Read More
    • Replies: @Montefrío
    Maybe "nobody" needs to learn that no one gives a hoot about what he or she wants. No latte bars and nail salons? Too bad. If that's what's wanted, then accept debt-slavery and let the cottage crowd go about keeping out of debt and scratching out a life. They have or had far more dignity than those who become 30-year-indentured servants to dwell in a fiberboard box within striking distance of the mall.
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  9. Michael Hudson

    Absolutely true….Donald Trump’s tax plan was hatched in the cryogenically frozen severed head of the late Julian Simon……Julian’s severed cryogenically frozen head goes by the name of Steven Moore….

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  10. Alden says:

    Correction: Rents of 10 to 15 percent income in Germany applies only for tenants in government housing.

    Tenants in private housing pay much higher prices. As everywhere else in the world, rents and housing prices depend on location

    Munich has one of the highest rents in Europe.

    With such a major mistake about low rents in Germany it is difficult to believe that anything else in the article is true.

    I lived in Frankfort Germany, another high rent city for 5 years. I’m familiar with the cost of private sector rents in Germany. And it’s not 10 to 15 percent of income.

    Read More
    • Replies: @Wally
    And German taxes are sky high.

    Not to mention the lack of free speech.

    http://forum.codoh.com/

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  11. Wally says:

    No mention of the fact that west of the Mississippi 50% of the land is ‘owned’ by government. Yep.
    Add in the huge increase in US population in the last fifty years and you have a formula for increased home costs due to scarcity.

    That huge population increase also drives down wages meaning there are less people with enough income to even contemplate buying at house at just about any price.

    Wake up, Hudson.

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  12. Montefrío says: • Website
    @Anonymous
    I don't know that the Republic of Ireland qualified as an industrialized country in 1960. It was poor, mostly agricultural, and a huge percentage of the population had emigrated during the 50s. Most industry was in Northern Ireland. The fact that there were more poor farmers around back then who owned their tiny thatched roof cottages outright back then is kind of meaningless. You can get dirt cheap shacks in the middle of nowhere in the US today, but nobody wants to.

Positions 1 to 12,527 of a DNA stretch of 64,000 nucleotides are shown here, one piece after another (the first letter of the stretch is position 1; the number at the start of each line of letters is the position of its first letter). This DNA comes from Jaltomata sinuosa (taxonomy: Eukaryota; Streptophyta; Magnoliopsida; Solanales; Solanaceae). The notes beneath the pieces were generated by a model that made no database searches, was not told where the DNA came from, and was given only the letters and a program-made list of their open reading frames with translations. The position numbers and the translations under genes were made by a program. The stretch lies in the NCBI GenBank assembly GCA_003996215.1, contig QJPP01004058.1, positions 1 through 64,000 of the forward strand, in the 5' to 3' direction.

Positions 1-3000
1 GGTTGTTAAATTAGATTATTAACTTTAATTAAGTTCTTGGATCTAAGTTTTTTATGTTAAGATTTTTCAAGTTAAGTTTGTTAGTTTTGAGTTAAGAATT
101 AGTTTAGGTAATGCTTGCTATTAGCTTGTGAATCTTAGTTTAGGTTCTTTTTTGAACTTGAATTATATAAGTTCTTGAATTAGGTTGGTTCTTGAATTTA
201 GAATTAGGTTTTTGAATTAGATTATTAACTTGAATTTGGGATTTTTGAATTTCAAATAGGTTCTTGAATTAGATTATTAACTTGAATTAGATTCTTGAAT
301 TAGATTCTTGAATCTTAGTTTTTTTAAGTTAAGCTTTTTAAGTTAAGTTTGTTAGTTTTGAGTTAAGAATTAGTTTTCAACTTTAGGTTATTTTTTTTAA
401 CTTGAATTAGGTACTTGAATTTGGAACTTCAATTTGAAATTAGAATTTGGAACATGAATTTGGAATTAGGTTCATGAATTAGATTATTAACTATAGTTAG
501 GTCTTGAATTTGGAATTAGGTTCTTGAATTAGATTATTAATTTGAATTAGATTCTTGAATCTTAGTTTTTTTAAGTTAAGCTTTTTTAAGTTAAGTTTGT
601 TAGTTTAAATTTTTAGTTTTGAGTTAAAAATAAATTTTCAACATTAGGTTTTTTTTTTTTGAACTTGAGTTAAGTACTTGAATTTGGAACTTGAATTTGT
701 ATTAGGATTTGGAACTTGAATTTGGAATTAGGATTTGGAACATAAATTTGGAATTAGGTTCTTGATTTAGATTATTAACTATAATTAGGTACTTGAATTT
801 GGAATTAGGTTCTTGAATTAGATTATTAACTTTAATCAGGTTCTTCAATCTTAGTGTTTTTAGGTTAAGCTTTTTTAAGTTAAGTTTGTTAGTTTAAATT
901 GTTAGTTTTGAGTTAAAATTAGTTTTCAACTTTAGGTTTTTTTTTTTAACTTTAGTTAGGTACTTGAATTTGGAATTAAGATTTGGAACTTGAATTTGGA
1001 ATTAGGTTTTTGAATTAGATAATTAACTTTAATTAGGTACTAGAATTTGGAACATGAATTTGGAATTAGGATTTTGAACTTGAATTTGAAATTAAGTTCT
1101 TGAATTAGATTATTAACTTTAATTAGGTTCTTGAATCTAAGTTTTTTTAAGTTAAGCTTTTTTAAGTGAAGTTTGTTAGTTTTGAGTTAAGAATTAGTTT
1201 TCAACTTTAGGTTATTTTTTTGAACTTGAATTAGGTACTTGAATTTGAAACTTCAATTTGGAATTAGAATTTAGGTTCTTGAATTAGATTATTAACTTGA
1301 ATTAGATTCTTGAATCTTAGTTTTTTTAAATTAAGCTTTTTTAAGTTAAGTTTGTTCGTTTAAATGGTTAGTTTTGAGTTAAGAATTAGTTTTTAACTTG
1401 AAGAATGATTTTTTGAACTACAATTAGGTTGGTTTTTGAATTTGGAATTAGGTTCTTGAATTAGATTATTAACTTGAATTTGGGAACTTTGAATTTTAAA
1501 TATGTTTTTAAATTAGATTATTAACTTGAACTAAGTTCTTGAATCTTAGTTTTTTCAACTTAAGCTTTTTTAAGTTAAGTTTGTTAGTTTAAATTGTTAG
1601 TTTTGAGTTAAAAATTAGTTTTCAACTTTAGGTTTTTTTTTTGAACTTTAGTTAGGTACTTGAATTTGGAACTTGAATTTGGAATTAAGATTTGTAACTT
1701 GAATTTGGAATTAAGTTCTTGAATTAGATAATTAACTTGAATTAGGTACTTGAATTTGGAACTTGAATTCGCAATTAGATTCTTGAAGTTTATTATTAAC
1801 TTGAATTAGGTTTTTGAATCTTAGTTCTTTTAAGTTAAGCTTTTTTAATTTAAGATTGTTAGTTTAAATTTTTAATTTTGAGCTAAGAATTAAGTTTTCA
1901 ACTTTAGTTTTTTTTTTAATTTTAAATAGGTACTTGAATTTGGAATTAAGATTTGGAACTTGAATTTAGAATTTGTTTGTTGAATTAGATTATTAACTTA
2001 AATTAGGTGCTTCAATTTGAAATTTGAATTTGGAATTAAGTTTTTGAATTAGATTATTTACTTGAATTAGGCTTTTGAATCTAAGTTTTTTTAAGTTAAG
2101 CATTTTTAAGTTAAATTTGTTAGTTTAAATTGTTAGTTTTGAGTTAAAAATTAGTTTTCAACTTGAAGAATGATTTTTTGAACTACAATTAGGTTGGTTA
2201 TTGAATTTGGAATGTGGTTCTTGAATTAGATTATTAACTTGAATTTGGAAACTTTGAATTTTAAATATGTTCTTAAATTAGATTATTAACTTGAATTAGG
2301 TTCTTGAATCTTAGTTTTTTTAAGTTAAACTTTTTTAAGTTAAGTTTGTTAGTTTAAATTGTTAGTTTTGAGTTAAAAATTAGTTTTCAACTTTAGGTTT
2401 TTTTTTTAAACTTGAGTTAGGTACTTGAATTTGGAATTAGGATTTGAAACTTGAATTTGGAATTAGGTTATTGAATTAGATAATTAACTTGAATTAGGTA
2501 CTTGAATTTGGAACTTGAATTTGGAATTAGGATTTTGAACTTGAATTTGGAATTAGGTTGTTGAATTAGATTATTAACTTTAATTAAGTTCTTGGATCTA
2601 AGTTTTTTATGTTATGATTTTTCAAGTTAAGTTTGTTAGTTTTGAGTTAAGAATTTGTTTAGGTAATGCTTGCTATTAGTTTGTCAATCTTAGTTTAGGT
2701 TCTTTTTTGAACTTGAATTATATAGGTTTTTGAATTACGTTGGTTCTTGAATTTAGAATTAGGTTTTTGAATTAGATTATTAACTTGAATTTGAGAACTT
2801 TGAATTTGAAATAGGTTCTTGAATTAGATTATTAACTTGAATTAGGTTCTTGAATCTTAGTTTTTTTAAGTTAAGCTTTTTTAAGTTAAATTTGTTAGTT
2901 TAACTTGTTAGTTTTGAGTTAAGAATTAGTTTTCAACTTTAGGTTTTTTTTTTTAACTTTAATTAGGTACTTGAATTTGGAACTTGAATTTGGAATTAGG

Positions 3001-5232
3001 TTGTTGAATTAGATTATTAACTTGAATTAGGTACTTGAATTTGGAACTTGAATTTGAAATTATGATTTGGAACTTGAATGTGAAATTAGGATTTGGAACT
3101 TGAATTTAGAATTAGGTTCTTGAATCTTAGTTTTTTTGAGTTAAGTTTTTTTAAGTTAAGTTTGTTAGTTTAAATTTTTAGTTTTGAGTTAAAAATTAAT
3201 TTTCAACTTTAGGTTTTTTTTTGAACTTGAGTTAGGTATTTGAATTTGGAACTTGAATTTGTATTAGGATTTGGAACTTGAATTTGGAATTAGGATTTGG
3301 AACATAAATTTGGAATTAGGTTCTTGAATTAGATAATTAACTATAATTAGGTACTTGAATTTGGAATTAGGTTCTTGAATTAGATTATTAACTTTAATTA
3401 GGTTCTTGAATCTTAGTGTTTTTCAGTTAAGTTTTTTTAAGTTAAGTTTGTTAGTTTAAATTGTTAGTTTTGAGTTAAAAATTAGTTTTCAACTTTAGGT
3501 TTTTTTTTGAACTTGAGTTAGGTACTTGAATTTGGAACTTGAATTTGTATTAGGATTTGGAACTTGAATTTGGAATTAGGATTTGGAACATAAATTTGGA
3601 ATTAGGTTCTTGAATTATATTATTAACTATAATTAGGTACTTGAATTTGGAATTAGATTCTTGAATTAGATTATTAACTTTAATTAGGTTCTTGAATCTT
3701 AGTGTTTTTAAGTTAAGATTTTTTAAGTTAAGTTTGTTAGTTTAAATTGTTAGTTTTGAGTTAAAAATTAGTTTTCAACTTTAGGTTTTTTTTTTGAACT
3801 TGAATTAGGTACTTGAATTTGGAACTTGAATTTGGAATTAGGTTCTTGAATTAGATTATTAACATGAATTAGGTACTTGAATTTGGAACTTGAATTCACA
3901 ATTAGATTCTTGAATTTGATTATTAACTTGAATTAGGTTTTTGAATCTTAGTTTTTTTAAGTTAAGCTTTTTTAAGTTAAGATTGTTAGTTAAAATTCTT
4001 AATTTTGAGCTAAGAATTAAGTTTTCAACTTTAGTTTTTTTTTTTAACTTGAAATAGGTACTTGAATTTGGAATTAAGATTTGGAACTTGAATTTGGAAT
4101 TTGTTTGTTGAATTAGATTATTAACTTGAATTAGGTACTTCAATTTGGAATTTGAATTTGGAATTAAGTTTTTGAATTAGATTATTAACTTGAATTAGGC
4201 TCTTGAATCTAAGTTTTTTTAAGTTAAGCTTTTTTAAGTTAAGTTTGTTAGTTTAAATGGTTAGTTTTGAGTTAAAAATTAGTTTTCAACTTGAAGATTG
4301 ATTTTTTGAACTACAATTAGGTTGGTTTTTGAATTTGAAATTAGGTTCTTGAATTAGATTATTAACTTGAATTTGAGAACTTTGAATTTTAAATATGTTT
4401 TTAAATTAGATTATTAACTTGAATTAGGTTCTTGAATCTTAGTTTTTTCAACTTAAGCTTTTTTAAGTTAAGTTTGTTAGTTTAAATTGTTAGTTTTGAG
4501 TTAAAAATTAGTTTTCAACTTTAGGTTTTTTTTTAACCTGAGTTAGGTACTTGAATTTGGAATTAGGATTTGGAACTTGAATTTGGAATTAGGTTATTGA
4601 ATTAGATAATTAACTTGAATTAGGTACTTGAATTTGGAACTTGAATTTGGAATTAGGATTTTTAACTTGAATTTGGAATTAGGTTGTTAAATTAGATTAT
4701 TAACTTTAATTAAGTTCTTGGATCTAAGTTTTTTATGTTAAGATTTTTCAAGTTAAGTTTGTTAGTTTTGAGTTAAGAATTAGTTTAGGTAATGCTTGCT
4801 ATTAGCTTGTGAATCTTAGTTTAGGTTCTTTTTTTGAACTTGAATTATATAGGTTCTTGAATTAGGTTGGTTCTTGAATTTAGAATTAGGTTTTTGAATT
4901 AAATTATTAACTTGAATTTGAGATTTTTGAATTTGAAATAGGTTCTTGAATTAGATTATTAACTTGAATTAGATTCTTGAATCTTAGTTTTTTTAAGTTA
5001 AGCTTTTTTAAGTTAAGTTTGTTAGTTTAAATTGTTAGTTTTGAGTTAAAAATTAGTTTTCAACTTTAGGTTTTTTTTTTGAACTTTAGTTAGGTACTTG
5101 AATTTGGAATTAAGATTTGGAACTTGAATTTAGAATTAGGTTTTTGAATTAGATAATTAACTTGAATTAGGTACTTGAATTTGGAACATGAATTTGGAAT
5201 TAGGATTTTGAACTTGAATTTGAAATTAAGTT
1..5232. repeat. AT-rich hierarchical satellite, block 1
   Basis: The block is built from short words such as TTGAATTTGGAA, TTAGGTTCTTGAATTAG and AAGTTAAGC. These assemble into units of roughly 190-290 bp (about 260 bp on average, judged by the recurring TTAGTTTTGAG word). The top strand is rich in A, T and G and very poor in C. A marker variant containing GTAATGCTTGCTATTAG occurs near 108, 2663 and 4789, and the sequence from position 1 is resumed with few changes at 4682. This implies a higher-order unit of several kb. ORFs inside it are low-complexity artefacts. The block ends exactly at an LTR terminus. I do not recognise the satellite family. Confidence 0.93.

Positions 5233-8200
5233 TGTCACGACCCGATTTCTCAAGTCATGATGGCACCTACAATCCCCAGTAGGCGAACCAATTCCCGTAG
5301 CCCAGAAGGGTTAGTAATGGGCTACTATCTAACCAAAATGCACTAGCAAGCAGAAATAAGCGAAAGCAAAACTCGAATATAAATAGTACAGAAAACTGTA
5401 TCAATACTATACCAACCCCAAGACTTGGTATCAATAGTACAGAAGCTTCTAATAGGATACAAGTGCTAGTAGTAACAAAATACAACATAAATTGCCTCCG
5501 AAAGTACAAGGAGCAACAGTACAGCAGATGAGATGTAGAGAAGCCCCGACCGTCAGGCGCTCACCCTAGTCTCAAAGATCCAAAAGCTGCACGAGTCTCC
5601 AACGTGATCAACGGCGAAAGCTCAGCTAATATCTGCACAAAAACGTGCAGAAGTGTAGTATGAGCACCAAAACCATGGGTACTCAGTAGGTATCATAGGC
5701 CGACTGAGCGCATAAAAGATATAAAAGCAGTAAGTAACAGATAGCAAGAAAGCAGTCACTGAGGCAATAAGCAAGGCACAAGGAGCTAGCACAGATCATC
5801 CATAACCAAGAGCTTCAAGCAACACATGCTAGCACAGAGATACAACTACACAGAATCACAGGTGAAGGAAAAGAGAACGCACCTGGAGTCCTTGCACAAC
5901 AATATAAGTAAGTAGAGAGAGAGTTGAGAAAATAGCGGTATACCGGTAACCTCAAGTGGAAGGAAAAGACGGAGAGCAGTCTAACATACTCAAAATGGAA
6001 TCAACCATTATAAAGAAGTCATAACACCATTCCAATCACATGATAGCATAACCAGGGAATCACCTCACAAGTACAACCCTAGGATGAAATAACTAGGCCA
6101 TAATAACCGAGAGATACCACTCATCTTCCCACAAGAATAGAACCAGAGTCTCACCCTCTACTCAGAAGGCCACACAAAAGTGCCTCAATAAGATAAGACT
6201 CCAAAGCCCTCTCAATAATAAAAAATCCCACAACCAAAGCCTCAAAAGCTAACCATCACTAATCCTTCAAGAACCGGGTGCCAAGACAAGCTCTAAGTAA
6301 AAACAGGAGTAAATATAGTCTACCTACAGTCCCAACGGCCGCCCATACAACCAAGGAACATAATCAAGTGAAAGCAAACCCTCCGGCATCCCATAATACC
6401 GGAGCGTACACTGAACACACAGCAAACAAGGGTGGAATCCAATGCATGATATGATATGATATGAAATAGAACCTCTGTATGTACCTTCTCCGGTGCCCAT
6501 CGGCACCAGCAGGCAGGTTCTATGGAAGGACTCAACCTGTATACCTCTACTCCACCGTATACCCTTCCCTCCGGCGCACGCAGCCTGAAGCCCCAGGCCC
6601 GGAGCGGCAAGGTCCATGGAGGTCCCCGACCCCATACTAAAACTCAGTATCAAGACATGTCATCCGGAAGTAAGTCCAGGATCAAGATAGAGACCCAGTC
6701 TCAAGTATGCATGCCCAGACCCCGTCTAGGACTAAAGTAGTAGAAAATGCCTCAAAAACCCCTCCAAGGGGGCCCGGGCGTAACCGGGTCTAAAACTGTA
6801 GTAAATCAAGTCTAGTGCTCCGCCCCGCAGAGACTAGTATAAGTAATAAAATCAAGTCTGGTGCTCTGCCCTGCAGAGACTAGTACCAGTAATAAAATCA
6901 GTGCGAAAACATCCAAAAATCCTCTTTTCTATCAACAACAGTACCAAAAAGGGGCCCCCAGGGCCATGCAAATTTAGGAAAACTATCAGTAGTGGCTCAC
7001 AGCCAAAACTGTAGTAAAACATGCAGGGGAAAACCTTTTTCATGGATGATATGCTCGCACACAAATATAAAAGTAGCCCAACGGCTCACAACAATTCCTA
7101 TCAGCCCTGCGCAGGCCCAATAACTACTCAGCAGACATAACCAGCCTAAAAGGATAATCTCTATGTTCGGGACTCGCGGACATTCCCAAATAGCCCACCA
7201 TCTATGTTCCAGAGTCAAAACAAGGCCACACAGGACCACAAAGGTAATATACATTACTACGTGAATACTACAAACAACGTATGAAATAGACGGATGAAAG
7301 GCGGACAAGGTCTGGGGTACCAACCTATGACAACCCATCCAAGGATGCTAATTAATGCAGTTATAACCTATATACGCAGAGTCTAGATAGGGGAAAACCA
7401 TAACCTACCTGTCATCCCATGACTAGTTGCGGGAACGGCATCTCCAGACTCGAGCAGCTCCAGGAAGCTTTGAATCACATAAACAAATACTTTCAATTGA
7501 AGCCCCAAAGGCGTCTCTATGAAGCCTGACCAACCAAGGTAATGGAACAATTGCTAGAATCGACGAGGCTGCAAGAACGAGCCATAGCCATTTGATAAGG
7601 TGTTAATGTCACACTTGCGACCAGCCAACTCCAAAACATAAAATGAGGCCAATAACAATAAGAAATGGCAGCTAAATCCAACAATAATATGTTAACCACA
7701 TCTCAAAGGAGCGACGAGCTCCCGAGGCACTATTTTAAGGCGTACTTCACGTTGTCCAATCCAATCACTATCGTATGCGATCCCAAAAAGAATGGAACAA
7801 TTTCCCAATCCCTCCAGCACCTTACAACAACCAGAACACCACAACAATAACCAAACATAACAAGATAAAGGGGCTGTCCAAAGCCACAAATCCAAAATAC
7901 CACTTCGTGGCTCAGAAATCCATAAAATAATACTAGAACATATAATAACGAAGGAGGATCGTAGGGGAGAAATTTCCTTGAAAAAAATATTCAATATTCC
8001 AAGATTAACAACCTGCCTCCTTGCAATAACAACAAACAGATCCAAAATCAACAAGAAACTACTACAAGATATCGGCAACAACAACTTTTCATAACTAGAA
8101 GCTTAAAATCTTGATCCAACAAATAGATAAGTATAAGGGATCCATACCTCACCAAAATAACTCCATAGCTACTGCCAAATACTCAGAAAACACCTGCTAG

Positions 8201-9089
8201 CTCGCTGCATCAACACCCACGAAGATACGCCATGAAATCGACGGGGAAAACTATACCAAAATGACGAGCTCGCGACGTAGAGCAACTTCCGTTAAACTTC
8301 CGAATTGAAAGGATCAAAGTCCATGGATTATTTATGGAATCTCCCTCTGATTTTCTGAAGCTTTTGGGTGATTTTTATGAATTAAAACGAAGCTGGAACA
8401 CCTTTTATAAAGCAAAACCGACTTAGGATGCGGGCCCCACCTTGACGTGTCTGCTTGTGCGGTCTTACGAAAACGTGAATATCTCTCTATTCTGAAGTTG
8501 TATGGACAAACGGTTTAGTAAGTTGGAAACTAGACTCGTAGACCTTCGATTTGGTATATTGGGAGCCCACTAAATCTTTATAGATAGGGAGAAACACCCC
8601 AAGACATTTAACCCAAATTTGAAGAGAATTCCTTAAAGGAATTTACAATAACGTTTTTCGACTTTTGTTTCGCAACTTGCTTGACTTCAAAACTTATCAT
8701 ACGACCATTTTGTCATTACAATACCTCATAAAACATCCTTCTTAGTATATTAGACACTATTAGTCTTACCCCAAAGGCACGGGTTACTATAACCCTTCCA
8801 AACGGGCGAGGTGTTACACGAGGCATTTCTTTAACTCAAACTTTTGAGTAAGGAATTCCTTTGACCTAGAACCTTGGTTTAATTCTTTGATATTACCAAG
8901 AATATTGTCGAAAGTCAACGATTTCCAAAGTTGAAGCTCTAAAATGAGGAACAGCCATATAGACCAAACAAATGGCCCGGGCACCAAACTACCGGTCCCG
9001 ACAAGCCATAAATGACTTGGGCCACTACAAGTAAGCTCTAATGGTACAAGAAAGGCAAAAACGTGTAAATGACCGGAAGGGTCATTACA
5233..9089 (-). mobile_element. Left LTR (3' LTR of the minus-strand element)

Maybe “nobody” needs to learn that no one gives a hoot about what he or she wants. No latte bars and nail salons? Too bad. If that’s what’s wanted, then accept debt-slavery and let the cottage crowd go about keeping out of debt and scratching out a life. They have or had far more dignity than those who become 30-year-indentured servants to dwell in a fiberboard box within striking distance of the mall.

    Read More
    • Replies: @Anonymous
    The "cottage crowd" today have easy access to the internet, cheap entertainment via the internet, and global supply chains via Amazon et al. They're not exactly "scratching out a living" like the rural communities of the past.
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  13. And keep hoping and praying for the loaves and fishes to materialize soon among “white people”–(& after Liddy just for good measure), SUCKERS!

    You write fine comments. Trump will not deliver on many, if any, of his campaign promises to the middle classes, not that Hillabeast was in any way preferable as you already noted.

    In fact, the main, if not only, positive from the circus is that the Hag won’t be sitting in the oval office. Little else will change for the better.

    Read More
    • Replies: @E. A. Costa
    Apart from any issues, it is also very positive, and perhaps more important in the long run than now appears, that the mainstream media was so wrong, or better, deliberately fraudulent. Anyone who was paying close attention realized that the effort to hand the election to Señora Clinton, by polls and other means, was utterly absurd and that at the very least it would be close.

    Also it is clear that other channels of communication, besides the mainstream mediatics on television, "newspapers" on the internet, and so forth were significant for the Trumpists. Finally, as was never emphasized in the same mainstream, Señor Trump was already a non-political celebrity and media star. This meant that his mannerisms were already well known and part of his celebrity.

    How to evaluate all this is still an open question. Very early on, as someone who had read P. T. Barnum's autobiography, one made an identification of Señor Trump as P. T. Barnum Redidivus--that is, the showman and impressario whom the rubes glory in being fooled by. One was surprised to learn that two American historians, also familar with Barnum, had made the same identification independently a few months earlier. Indeed, Señor Trump himself may have made it--his "I am so popular I could shoot people in the street" (or whatever the exact quotation is) was the essence of the Barnumesque. Also interesting is that the two American historians, like oneself, did not see the identification as showman and conman as something that would decrease his popularity--just the reverse.